I love looking for great books at low prices at places like Goodwill, Thrift shops, and used book stores. I love buying a hard back novel for less than $2 or a recent bestseller paperback for less than a dollar. I also love taking them back to the store again as a donation if I don’t think I will want to ever read that certain book again.
I do not, however, like the fact that I sometimes have to put up with underlined passages, highlighting or even comments written in the margins. Unless it is a book I really, really have been wanting to read for a long time — I usually pass on buying a used book with any markings at all. The marks bother me, probably more than they should.
I find myself trying to figure out why someone would underline that particular passage or word. I almost feel like I’m reading someone else’s journal or peeking at their notes or journal without permission.
Imagine my surprise at finding a website called “The Pages Project” that is devoted to preserving specifically this “marginalia.” The “about page” says that “the goal of the project is to demonstrate the layered expansion of meaning and insight that occurs through the marginalia left by ordinary people within printed books.”
If you have pages to share, follow the steps given under the “Submit a Page” tab.
By the way, a great source for buying good quality used books is Thrift Books. Most books are $2.99 or less and shipping is FREE! They have a pretty comprehensive list of search categories, but for some reason one must check “hide out of stock items” when searching. Why show items that are not available? That makes no sense to me.
A woman in a thrift shop said this to me yesterday, and I took it as a nice compliment. “Actually, I’m jealous,” she said when commenting on the friendship she observed between me and my dear friend, Anne, as we shopped in the Agrace Thrift Shop in Madison.
Anne and I had planned this day for ourselves several weeks in advance. Neither one of us cared at all what we did, but we just wanted to BE together. I call this “friend time.” What you do and where you are doesn’t matter. What matters is having the luxury of time — lots of it — and the opportunity to talk about anything and everything.
After doing a bit of shopping in a fabulous artistic hip fabric store and having a delicious lunch of Indian food, we spied this Thrift Shop across the parking lot from the restaurant.
No big discussion needed. We went inside.
We browsed. We got separated and found each other several times. At one point I walked over to Anne carrying a juicer saying, “I think I need you to talk me out of buying this.” (The juicer was only $7.99 and looked in great shape. I’ve been considering trying juicing as a means to be healthier, but haven’t taken the leap to buy a juicer yet).
Anne immediately said, “Oh, I can do that.” Then without missing a beat she went on to tell me several reasons why this one wasn’t that great. I said, “Okay” and then walked over to put the thing back on the shelf.
A little later Anne came up to me with a small stack of CDs saying, “Will I like this music?” I looked them over and said yes I thought she would. As she walked away she said, “Just so it isn’t Wagner” (which made me smile.)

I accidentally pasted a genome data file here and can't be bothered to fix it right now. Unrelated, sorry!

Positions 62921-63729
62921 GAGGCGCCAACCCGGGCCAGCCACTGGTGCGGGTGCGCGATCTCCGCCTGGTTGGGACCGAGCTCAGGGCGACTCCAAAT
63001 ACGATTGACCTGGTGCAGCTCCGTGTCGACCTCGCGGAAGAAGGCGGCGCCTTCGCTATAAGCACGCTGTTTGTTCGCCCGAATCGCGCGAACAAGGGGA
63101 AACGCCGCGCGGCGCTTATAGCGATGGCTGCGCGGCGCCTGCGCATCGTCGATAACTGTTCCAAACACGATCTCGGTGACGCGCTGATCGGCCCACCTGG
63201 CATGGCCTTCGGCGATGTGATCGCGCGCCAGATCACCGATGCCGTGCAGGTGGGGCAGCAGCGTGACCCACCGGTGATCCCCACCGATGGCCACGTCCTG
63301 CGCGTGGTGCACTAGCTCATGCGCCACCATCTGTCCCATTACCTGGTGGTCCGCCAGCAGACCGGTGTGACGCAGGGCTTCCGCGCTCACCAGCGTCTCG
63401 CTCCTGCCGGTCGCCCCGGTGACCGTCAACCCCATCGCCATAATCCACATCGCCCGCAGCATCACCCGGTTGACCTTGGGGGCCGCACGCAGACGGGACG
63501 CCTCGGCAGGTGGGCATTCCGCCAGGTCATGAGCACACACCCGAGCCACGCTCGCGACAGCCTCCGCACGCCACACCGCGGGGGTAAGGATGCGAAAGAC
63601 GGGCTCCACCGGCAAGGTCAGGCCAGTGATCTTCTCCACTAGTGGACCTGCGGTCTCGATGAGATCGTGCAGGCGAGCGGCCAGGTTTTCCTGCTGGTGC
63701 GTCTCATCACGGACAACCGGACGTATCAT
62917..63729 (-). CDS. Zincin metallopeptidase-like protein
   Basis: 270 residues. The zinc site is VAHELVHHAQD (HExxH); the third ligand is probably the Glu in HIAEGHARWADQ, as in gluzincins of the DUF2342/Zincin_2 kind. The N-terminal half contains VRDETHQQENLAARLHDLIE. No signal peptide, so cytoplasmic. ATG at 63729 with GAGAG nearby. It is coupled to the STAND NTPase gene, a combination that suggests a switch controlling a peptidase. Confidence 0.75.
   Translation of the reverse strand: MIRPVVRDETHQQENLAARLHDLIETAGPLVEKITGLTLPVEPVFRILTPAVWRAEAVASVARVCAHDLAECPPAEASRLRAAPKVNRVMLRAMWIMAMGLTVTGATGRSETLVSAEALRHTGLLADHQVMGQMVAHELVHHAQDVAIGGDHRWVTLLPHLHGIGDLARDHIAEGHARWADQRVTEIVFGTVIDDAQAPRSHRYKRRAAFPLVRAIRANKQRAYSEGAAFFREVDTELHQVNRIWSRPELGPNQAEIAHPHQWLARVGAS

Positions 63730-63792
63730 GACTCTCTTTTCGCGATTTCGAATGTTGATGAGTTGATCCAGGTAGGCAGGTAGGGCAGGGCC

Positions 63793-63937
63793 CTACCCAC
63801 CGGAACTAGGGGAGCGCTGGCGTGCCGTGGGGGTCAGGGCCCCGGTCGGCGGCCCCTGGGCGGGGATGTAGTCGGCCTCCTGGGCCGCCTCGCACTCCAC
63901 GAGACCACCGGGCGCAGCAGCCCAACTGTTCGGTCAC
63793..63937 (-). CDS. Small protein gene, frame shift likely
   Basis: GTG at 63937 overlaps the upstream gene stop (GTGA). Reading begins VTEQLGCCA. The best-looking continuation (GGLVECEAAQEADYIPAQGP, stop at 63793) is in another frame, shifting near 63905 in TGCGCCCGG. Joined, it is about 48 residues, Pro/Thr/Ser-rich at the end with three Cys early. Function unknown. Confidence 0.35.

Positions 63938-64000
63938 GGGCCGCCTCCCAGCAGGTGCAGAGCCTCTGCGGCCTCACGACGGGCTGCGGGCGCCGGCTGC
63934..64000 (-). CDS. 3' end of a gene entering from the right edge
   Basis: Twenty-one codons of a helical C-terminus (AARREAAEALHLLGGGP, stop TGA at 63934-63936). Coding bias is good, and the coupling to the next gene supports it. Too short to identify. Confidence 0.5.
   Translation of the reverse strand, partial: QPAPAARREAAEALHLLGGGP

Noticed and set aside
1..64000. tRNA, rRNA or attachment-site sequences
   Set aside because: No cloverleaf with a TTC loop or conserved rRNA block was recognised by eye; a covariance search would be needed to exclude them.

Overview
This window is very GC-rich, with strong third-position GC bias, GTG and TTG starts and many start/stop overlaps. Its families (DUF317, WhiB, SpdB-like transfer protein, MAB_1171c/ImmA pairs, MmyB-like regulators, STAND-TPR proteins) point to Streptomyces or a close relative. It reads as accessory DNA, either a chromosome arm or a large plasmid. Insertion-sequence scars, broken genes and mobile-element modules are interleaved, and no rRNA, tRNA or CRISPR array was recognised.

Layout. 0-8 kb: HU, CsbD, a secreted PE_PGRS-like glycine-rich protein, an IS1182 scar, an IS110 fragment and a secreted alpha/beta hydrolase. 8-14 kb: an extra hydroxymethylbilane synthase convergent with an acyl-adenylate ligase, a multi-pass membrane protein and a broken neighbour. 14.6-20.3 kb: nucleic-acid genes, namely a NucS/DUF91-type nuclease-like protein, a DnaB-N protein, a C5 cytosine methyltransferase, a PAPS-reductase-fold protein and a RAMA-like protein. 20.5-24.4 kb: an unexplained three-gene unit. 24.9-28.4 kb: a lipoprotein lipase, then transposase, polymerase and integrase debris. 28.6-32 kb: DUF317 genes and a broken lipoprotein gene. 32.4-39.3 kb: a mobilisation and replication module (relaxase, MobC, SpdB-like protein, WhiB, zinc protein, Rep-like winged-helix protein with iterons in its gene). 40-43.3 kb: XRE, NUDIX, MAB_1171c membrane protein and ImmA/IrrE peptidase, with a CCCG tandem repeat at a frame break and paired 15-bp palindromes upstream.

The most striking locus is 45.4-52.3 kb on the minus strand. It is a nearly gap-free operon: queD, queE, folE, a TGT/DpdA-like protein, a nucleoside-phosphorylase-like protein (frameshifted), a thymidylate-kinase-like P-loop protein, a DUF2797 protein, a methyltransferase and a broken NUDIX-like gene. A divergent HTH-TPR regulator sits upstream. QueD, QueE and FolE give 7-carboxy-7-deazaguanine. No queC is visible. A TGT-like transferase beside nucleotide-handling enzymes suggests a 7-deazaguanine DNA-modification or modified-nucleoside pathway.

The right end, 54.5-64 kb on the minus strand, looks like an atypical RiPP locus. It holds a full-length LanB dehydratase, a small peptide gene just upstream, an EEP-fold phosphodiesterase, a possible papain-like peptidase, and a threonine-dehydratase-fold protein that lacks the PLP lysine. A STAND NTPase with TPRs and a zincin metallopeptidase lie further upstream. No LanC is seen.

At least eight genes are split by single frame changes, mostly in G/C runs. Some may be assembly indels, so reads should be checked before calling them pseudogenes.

I hadn’t looked at the CDs so I wandered back there to peruse them. I thought Anne was nearby so I said, “Anne, how about Chopin and Schumann? I think you would like this one.” A woman came around the corner and said something like “Chopin sounds good.” I looked up and said, “Are you Anne?” — which in hindsight might have sounded a tad bit snarky but I meant it in a friendly way.
A little later I was trying to talk Anne into trying on a cool patchwork sweater. Anne was saying she didn’t trust her own judgement on sweaters anymore since she won an ugly sweater contest with a sweater she owned and liked. I said the sweater “looked like her” but I thought it might be too large for her, but it wouldn’t hurt to try it on.
At that point, the woman (the same one who responded to my CD question) came by and said she had enjoyed listening to our conversations and our manner of relying on each other’s advice.
Then she said it: “Actually I’m jealous. I wish I had a friend like that.”
I was speechless. My first thought was to say, “We’ll be your friends!” But then I realized that was impractical. Neither Anne nor I live in that town, and we are making quite an effort to keep our friendship in tact now that we are nearly 3 hours apart rather than just around the corner from each other. By the time I got through all those thoughts, the woman had drifted away so I didn’t have to say anything at all.
I was (and am) left with an overwhelming sense of gratitude. I’m thankful to have a friendship that just by being is noticeable and exceptional in a good way. I’m extremely blessed to have not just one friendship like this, but several — each unique and enriching.
The rest of the day was great, too. We went to a fabulous bead shop, then to a practically perfect coffee shop (where we dissolved into tears for just a few short minutes), and then browsed the adjacent “Absolutely Art” store.
Here’s hoping you have a friendship that could be a source of envy. If you don’t, then open yourself to the possibility. Invest your time and energy with people who share your passions.
Be a good friend and you will create a good friend.
At least, I’ve always found this to be true.